Twice now the Canadian political comedy show The Rick Mercer Report has said that the many, many ads for the Canadian government’s “Economic Action Plan” point out the ordinary spending of any government and call it their “Action Plan”. Really they are advertising nothing.
Now I usually trust The Mercer Report but since mostly the ads point out the government website, actionplan.gc.ca , I decided to go there for a firsthand experience. Now, the site is large so I didn’t inspect everything but a cursory glance found that the stuff I did read that is part of the action plan, any normal government is likely to do.
Proof of the nothing claim came at a blog post entitled “Saving You Money at the Gas Pump”. The first paragraph reads “Did you know that whether you lease or own, choosing a fuel-efficient vehicle can save you money and fuel every time you drive? It is part of the Government’s effort to reduce energy consumption.”
That is all they have to say about this part of the post. Do you see an action in that? The government isn’t even claiming to be allowing this. Because all past governments have and all future governments are likely to do the same. The government ain’t helping you buddy. You’ll have to choose that fuel-efficient vehicle on your own. With your money.
Now a large part of the Canadian public isn’t stupid. Why waste government money selling nothing?
Well, this Canadian government has called itself the Harper Government. I bet that’s in the bill of sale to the stations this campaign is using.
Remember us, Big TV, when we take out all those attack ads on Thomas Mulcair and the future Liberal Party leader.
Remember us, Big TV, when we are in the depths of an election and maybe we can get better spot times than the competition.
But even if there is no coziness between the Harper Government and Big TV, the Harper Government has the information of when and where each spot was run and can compare it to the number of hits to the website at that time. They are learning how best to advertise. That’s an expensive lesson bought by the Canadian taxpayer. The lesson was 21 million dollars last year and so far the advertising has been more aggressive this year.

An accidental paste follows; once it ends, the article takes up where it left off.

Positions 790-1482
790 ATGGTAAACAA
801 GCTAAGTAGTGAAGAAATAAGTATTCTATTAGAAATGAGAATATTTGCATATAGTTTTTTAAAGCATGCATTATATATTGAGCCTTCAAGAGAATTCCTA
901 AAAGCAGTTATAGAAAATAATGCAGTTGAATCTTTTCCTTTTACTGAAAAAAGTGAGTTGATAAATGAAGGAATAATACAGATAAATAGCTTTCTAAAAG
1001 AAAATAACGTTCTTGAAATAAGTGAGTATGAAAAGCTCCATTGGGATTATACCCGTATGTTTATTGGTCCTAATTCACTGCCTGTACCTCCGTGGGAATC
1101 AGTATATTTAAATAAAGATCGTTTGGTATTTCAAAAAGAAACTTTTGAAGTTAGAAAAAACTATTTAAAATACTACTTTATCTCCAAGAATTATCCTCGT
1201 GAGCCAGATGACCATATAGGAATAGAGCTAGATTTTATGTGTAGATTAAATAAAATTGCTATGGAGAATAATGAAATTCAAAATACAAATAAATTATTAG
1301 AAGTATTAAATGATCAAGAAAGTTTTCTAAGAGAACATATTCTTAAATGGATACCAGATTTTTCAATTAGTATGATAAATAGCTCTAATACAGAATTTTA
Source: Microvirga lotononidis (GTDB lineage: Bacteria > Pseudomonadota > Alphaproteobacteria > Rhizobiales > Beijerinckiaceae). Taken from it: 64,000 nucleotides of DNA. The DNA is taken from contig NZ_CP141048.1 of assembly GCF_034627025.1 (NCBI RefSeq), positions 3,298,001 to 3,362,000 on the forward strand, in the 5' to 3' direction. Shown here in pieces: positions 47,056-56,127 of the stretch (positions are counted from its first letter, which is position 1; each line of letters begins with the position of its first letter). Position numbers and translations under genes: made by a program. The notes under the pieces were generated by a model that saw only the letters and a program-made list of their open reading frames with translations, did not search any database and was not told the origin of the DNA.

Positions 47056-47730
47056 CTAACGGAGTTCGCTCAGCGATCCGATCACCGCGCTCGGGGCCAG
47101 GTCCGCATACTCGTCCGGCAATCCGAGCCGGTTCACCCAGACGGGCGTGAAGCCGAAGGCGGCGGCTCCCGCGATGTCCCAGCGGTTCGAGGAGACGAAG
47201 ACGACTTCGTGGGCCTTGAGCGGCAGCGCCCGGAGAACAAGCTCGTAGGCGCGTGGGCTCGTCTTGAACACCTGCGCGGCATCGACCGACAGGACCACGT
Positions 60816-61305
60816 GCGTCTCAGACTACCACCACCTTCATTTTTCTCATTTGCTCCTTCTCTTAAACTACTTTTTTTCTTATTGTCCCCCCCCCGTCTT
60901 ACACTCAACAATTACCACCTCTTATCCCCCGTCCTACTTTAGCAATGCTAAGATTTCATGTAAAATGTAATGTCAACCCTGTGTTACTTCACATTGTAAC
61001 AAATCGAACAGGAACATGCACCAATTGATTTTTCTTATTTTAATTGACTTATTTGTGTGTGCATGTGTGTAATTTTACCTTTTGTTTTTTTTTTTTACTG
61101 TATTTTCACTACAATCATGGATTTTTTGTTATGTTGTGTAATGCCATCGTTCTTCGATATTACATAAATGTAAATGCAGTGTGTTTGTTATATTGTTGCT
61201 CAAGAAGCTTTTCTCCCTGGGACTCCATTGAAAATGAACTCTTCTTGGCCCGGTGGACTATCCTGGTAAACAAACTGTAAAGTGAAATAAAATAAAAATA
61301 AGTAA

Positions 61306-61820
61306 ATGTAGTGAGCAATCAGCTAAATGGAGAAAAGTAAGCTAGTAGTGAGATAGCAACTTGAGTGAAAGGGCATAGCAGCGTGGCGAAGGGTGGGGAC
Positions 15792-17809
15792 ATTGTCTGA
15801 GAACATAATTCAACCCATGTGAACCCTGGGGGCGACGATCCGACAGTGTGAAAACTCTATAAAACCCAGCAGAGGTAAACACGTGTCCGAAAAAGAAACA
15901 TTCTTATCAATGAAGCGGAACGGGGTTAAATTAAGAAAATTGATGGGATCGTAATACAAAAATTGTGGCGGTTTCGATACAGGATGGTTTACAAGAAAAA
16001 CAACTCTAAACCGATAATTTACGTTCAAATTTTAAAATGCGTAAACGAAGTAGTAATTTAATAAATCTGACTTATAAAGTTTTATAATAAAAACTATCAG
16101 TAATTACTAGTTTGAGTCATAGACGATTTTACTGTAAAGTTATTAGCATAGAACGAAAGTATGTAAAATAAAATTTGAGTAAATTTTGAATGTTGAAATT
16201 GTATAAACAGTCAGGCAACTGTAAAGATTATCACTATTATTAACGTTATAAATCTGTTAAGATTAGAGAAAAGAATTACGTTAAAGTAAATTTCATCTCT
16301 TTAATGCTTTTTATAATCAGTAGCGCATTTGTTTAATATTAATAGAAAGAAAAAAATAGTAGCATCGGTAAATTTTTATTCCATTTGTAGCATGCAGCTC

This is just me talking but shouldn’t the stats of the ads and hits to the websites be totally shared with the other parties? But that’s right, this government likes to keep scientific results under their hat. Why would they treat these stats any differently?
The Harper government has been especially keen to know whether the “call to action” in all the ads has been heeded. For example, have Canadians checked out http://www.actionplan.gc.ca , the splashy website with pictures of the prime minister? Or signed up for a grant program?
Among those who could not recall seeing the action plan ads, 42 per cent approved of the government’s overall performance. Approval jumped to 47 per cent among people who had seen the TV ads, according to the analysis obtained by The Canadian Press under the Access to Information Act.
OTTAWA – The Harper government is looking for a creative contractor to continue those feel-good “economic action plan” ads that have blanketed the airwaves for the past four years.
The government acknowledged Tuesday that “action plan” TV ads currently blanketing broadcasts of the NHL playoffs don’t contain any actual measures from this spring’s federal budget — although the ads are tagged with the budget’s #eap2013 handle.
The Conservative government has come under increasing scrutiny for its lavish spending on feel-good “economic action plan” ads that deliver little useable information but tell viewers that Canada’s economy is flourishing. Ottawa has spent at least $113 million on the ads since 2009.